You said it yourself just above. BP saw they had a problem and put time and money into addressing it.

  52. @ Robert

    EPA did a study putting whole of life fugitive emissions from gas production at sbout 2% well to consumer. Cornell uni did a later study saying fracked tight gas was higher than traditional production up to 30 to 100% over the whole chain. But there was a big upper to lower margin – normal gas 1.7 to 6% losses and tight shale gas 3.6 to 7.9%

    @ Kerry that is the most hilarious circular logic. Yeah they put the time and money in after 15 died in one incident but did nothing about the previous incidents .

  53. Most of the US fields are thousands of feet down. What;s the mechanism through which methane is lost from the reservoirs?

    Apparently in the deep fields it comes up around the well casings, where the hole is drilled… which is why I reckon that it MAY get captured when the price gets high enough. The shallow fields are the ones I reckon to be impossible. The deeper ones are the older…. the Marcellus formation that the USA is counting on, is apparently subject to vertical fractures.

    http://en.wikipedia.org/wiki/Marcellus_Formation

    One has to question the wisdom of releasing carbon that has been sequestered for 400 million years, when we do not yet know how to sequester the damned stuff ourselves.

    My real point however, is that the ever increasing cost of doing this, and the emission of Greenhouse gas that results, accomplishes absolutely nothing except to PUT OFF the day when renewables absolutely HAVE to be used because there’s nothing left, and MAKES WORSE the difficulty of making a transition to renewables, as the resources to make the transition will be far more difficult to come by, and MAKES WORSE the difficulty of reducing our Greenhouse Gas emissions. Fracking is and remains, a bad idea.

    You may be keen to burn this stuff, I am not. The consequences for my children’s children are potentially far FAR too serious… and the conduct of the massive experiment with the earth’s atmosphere, with no control whatsoever, is far too stupid.

    http://www.youtube.com/watch?v=ACHLayfA6_4&feature=youtu.be

    (even though I don’t hold with his worst fears)

    Natural gas is better than coal, and replacing coal with natural gas is an intermediate goal I seek, but the incidental release of gas makes THIS process a problem. The groundwater issues are manageable at some expense.

    The cost has to be reckoned. We have to work out how to modify both our sources of energy and our society, to tailor our uses to the energy availability (peak tidal flow is a regular feature in many places), solar depends on it being daytime, wind is irregular but potent). We could do satellite solar power and have energy unlimited by terrestrial concerns anywhere on the planet.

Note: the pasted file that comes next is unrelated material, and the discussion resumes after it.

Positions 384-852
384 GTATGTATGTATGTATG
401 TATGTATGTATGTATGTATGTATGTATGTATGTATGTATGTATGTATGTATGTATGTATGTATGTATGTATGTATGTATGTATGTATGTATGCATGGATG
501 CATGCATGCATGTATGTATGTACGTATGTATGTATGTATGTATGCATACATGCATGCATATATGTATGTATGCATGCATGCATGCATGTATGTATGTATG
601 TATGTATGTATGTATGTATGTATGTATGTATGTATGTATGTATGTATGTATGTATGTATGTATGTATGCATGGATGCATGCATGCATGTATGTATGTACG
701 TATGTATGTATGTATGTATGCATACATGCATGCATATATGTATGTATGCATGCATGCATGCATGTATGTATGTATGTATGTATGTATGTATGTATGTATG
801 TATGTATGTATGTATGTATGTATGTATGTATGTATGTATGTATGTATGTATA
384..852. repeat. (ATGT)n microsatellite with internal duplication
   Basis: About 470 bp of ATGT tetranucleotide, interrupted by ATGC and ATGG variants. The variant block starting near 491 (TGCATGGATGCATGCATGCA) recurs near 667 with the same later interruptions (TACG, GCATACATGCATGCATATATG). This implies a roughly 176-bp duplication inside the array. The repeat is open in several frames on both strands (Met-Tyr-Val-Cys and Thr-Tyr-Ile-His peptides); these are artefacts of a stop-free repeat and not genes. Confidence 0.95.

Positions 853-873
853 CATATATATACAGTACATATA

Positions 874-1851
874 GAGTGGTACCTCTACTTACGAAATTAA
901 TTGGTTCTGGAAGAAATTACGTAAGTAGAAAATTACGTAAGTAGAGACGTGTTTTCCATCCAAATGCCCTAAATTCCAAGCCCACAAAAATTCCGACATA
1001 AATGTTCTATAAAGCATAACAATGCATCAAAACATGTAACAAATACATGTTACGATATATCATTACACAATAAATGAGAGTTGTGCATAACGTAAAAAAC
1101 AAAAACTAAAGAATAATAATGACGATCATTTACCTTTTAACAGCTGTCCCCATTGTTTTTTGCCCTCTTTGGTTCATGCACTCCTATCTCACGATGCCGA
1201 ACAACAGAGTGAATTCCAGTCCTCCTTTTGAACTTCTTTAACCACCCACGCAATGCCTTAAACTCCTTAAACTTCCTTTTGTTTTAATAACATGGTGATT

We aren’t doing it. We aren’t doing ANY of it. The energy companies have powerful lobbies to resist doing it. There are other powerful lobbies to deny any need to do it. The ignoranti have the upper hand at the moment, ignorant of the far larger hand of Mother Nature, raised above them and against them. When it descends it will swat us all.

  54. I am still looking for the older article that cited the larger loss, but as it was more than 3 years ago I am satisfying myself with this. I remember it was translated from German and was in PDF form, but I am not finding it fast and I have to go to work.

    http://www.scientificamerican.com/article.cfm?id=industry-challenges-study-natural-gas-excessively-adds-greenhouse-effect

    The industry doesn’t like it. The problem is that it looks to be the real deal… and the amount of “fugitive emissions” during the life of the well, is enough to make a problem.

    Begs the question:
    One that does not exist for the more conventional product?

    respectfully
    BJ

  55. Insider. You wouldn’t know circular logic if it bit your arse.
    Your knowledge of English grammar is about as good as your knowledge of Teaching and oil exploration.

    One thing that really annoys me on blogs are people who come and pontificate about subjects they have no knowledge of beyound reading the paper, or maybe, a few articles, as if they really are, an insider.

    But, what would I know. I have only worked on rigs, AHTS and Tankers.

  56. http://whoar.co.nz/2011/7-ways-oil-and-gas-companies-are-trying-to-buy-positive-public-sentiment-for-fracking-a-dangerous-technology-thats-much-like-setting-off-a-giant-pipe-bomb-four-or-five-miles-underground/

    “…Their high-dollar campaign to put a happy face on this risky practice is designed to challenge the growing movement to ban fracking that’s heating up across the country.

    Sometimes reality is stranger than science fiction.

    That’s the case with hydraulic fracturing, or fracking –

    – a dangerous technology that’s much like setting off a giant pipe bomb four or five miles underground.

    Millions of gallons of water, chemicals and sand are injected deep into shale rock formations at high pressures – to break open the rock and release the gas.

    The promoters say its safe.

    Or that’s what the oil and gas industry would have you think, anyway.

    But behind the scenes, the industry is fighting tooth and nail to keep fracking unregulated –

    – and its claims of safety, economic prosperity and energy security unquestioned.

    Their high-dollar campaign to put a happy face on this risky practice is designed to challenge the growing movement to ban fracking that’s heating up across the country:…

    … people are saying no to this risky technology that, if pursued, will negatively impact our health, water, and economy.

    Here are some of the ways the oil and gas industry is attempting to “buy” public sentiment and a positive policy environment for its newest darling —

    – shale gas fracking:…”

    (cont..)

    phil(whoar.co.nz)